Old Methodist Meeting House, Wilbraham Mass

The Old Methodist Meeting House at the corner of Main Street and Mountain Road in Wilbraham, probably around 1913. Photo from The History of Wilbraham, Massachusetts (1913).

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The building in 2015:

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The old Methodist meeting house in Wilbraham hasn’t been used as a church for over 180 years, but some of its defining architectural features are still visible, including the long windows on the Main Street side of first floor.  It was built in 1793, as the first home of Wilbraham’s Methodist congregation.  It was used for 40 years, before being sold and renovated into a house.  As built, the church only had one floor, with windows that extended all the way up the side of the building.  When it was converted to a house, the second floor was added, and the windows were split, although the pattern is still noticeable here.

At the time that the church was built, Methodism was still in its infancy in New England.  Several important figures in Methodist history visited this church in the late 1700s and early 1800s, including Francis Asbury, who was one of the first bishops appointed by founder John Wesley, and Jesse Lee, who later became Chaplain of the US House of Representatives from 1809 to 1814, and Chaplain of the US Senate from 1814-1815.  During the first years of this church, the interior was rather spartan; the pews were just wooden benches, and a stove was not installed until 1815, after some 22 cold New England winters without any heat.  Something as novel as an organ would take even longer; the congregation didn’t purchase one until 1850, long after they had moved to a newer church building.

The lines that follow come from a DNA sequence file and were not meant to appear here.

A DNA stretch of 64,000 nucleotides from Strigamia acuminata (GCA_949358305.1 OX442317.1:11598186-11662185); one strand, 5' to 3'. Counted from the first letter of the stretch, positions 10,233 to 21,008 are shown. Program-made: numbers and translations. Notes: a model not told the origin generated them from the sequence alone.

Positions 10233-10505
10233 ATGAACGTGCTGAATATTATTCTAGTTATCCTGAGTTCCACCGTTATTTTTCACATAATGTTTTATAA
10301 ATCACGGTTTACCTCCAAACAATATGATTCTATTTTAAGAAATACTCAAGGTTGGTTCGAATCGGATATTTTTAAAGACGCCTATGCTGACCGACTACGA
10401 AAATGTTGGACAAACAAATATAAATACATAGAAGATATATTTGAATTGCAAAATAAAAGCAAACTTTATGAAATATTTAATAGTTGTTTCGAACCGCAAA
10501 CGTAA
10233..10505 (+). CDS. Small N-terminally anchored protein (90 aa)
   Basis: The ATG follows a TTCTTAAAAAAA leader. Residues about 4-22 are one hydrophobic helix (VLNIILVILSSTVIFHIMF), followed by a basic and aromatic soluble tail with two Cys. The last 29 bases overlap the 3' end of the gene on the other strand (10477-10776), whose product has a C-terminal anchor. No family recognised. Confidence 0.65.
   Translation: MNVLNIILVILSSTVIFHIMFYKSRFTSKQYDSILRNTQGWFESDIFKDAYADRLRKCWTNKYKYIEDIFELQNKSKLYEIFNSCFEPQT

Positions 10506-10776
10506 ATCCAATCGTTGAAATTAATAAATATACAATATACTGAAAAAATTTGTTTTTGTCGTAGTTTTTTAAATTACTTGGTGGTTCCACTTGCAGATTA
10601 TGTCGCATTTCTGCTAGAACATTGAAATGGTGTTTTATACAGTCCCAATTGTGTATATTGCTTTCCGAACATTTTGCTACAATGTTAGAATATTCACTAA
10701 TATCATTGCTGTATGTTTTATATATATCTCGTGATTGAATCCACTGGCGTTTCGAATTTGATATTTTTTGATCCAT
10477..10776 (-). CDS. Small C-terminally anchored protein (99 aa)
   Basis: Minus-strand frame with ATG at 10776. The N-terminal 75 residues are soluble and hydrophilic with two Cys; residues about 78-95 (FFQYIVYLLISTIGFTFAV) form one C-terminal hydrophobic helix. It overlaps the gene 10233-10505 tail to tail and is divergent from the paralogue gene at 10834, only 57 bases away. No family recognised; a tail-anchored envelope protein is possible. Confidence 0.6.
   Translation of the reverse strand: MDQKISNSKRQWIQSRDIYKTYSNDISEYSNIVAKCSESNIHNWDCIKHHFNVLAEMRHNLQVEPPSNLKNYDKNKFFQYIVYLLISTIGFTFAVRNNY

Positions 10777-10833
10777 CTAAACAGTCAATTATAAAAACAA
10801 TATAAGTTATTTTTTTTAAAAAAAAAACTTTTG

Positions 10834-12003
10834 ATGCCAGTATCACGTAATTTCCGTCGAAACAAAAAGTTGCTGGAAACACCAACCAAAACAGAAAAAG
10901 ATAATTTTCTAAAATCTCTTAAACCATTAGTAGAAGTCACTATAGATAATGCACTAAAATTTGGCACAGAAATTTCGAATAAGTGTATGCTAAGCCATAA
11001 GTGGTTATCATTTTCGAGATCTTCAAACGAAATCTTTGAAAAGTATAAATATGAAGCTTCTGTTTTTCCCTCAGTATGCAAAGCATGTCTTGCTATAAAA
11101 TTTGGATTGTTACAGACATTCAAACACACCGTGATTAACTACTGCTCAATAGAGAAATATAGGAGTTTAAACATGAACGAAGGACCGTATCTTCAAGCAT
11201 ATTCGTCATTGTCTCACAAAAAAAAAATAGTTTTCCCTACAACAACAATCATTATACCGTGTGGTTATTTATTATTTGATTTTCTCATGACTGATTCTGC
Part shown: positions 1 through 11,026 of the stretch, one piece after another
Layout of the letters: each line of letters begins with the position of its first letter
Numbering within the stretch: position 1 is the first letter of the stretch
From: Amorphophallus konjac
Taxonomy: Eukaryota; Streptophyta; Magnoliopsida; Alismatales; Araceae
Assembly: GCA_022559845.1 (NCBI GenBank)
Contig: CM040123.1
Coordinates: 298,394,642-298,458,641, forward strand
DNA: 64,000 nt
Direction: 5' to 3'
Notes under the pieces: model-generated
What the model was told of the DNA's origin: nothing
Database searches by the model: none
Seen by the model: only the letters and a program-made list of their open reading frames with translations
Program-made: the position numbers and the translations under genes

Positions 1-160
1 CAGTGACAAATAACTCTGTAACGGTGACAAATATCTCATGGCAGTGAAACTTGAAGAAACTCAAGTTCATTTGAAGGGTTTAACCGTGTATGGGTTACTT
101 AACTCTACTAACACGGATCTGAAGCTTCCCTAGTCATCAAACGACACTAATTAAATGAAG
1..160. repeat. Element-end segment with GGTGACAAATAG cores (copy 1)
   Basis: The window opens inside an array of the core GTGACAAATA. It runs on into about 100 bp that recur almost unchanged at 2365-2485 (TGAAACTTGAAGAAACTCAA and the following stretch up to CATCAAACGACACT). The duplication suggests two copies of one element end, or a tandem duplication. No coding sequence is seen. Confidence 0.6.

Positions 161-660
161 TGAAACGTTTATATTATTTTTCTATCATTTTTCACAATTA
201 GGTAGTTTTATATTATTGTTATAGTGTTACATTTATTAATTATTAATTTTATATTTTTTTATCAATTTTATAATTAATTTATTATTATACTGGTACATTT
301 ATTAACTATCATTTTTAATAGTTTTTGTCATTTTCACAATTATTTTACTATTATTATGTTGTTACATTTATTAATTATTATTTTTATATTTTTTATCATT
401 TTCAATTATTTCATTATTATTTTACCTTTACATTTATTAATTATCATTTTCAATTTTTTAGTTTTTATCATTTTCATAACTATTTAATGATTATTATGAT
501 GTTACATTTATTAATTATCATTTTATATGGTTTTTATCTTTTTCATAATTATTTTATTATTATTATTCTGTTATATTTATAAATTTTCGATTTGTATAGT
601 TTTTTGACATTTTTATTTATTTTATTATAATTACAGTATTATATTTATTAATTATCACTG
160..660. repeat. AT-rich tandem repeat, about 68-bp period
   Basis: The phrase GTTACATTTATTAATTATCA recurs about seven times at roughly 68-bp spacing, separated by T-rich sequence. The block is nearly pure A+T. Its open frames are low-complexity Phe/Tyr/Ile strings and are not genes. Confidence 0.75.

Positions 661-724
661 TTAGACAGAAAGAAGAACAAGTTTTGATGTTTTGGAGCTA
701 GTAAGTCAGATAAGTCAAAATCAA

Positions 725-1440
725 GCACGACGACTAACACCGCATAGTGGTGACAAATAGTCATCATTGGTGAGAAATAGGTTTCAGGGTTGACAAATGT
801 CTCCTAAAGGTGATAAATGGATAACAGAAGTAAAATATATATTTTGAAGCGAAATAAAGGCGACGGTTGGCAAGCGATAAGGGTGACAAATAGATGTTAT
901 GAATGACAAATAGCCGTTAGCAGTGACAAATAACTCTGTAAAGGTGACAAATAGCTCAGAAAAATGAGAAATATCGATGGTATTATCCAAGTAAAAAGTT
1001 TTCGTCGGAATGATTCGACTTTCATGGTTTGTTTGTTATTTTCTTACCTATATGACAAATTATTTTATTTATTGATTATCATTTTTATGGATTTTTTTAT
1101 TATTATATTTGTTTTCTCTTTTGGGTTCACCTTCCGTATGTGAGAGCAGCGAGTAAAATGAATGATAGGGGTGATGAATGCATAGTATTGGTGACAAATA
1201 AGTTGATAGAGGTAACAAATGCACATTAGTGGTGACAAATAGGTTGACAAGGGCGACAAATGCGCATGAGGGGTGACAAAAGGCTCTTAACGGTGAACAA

The Methodists built a new church across Mountain Road in 1833, and this was in turn replaced in 1870 by the stone church visible behind and to the left of the church in this photo.  Today, the building is one of the oldest existing church buildings in Western Massachusetts, and according to the 1963 History of Wilbraham book, it is the oldest existing Methodist church in New England.  Today, it is maintained as a museum by the Wilbraham Atheneum Society.

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